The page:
The royal nuptials will include two ceremonies and be televised

By Peter Mikelbank Stephen M. Silverman
June 24, 2010 09:10 AM
Amedeo M. Turello/Principality of Monaco

While Wednesday’s official announcement that Prince Albert II of Monaco will marry South African former swimmer Charlene Wittstock provided no wedding date, the groom-to-be wasted no time in spilling the beans.

“The marriage will take place next summer,” the longtime bachelor, 52, told Nice-Matin for its Thursday morning editions.

Come the nuptials next year, the two will tie the knot in two ceremonies: an intimate civil service inside the Prince’s 235-room palace, and a larger, religious one, in Monaco’s Notre Dame of the Immaculate Conception Cathedral and which will be televised, sources tell PEOPLE.

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Albert, the only son of the late Grace Kelly and Prince Rainer III, and Wittstock, 32, became engaged on Wednesday morning, reportedly in a small garden ceremony at the Prince’s palace with only a few family members and friends in attendance. The event will mark the first marriage of a Monaco prince in more than 50 years – since Albert’s father wed Hollywood star Kelly in April 1956.

Discussing his future princess with Nice-Matin, Albert cited her history as an athlete, saying, “Sports built her values, and she has a strong personality. Her interest in humanitarian causes, especially those touching children, is an expression of her great sensitivity and openness to others.”

Wittstock, he says, “loves Monaco, has a good understanding of it” and “will become involved in its life.”

Charlene Lynette Wittstock first attracted Albert’s attention while winning the 200-meter backstroke at the Monaco International Swim Meet in 2000. “He cracked for her instantly,” a friend recalls. The couple dated privately on-and-off for five years before going public at the 2006 Winter Olympics Opening Ceremony in Turin.

Born Feb. 25, l978, in Rhodesia, the name of Zimbabwe at the time of her birth, Wittstock – who stands 5’10” – became naturalized as a South African and began swimming competitively at 16, qualifying as a member of the South African delegation to the 2000 Olympics in Sydney. She effectively retired from competitive swimming in 2005, though in 2007 announced her intention to return to competition.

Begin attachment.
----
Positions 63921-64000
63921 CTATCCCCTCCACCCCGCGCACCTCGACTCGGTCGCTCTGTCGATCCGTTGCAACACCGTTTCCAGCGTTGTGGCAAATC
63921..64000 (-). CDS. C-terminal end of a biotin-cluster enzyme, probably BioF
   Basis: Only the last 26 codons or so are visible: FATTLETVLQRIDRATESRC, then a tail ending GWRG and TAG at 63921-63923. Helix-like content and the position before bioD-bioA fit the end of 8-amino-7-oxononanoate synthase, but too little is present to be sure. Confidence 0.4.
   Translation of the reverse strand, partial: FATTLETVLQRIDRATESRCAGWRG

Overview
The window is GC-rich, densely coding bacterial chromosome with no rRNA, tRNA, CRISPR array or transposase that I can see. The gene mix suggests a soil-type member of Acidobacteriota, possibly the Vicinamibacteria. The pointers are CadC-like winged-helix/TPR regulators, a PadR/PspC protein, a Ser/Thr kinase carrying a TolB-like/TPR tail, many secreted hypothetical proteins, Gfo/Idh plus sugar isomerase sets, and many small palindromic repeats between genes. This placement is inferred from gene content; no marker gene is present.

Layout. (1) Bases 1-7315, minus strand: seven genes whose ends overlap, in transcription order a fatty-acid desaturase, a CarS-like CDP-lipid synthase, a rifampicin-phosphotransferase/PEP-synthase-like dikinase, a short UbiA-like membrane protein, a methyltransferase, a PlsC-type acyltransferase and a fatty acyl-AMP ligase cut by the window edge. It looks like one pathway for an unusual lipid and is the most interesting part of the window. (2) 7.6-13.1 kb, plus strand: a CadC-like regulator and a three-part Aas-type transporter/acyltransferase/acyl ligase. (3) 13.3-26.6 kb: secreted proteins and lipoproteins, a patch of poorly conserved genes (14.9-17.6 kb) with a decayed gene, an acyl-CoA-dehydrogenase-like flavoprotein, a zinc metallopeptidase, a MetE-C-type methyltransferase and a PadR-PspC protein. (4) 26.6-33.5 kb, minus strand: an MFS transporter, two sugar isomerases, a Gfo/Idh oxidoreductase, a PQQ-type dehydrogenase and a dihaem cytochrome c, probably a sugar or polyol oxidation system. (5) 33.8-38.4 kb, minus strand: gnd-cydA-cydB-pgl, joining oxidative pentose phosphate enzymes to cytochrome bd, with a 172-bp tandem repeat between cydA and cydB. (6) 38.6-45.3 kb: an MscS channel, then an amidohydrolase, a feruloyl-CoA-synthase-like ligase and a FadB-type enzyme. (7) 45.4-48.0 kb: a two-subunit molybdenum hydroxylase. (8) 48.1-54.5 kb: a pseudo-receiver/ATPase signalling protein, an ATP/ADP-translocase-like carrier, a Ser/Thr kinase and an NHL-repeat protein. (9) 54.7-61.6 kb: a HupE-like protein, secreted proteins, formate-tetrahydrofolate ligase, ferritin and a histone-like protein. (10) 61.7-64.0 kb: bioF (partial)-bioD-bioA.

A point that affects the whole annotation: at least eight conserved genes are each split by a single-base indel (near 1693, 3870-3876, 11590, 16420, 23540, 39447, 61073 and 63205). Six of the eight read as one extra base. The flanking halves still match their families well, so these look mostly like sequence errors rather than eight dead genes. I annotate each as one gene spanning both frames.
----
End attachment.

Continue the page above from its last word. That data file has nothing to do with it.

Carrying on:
With support of Albert’s sisters, first Caroline (now 53), then, Stephanie (45), Wittstock has undergone a four-year tutelage in Princess 101.

Born Protestant, she has converted to Catholicism and received catechism – conditions imposed by Monaco’s Constitution. The former schoolteacher also learned French, Monegasque and European court protocol, developed an interest in fashion (she has a predilection for Armani), and slowly emerged alongside Albert at any number of society functions and balls.

“There’s an element of individuality to her,’ says royals expert and author Isabelle Riveée. “Charlene is intelligent, full of character and in many ways her own woman.

Another longtime observer says Wittstock has already begun to assume her place in royal circles. “I saw them last weekend in Stockholm [at the royal wedding of Crown Princess Victoria of Sweden and Prince Daniel Westling, Duke of Vastergotland] and she completely eclipsed him. She’s beautiful and so blonde. She looked so princess-like.”

In Wittstock’s native South Africa, the engagement generated “Local Girl to Marry Prince” front-page headlines, sweeping the country’s World Cup elimination to inside pages.

The bride’s father Michael Wittstock told the Star that Prince Albert telephoned him on Tuesday afternoon (just prior to the decisive South Africa-France match) to ask his blessing.

“He called me just before kick-off, and I wanted to get the whole thing over and done with,” the computer-business operator joked, describing the prince as “a nice chap” and their relationship as being on a “friendly basis.”

Speaking to the Citizen, the bride’s mother, Lynette Wittstock, a former competitive diver, said she was “thrilled I am ecstatic my daughter is finally getting hitched. My family is happy, we like him very much.”

With additional reporting by KAREN NICKEL ANHALT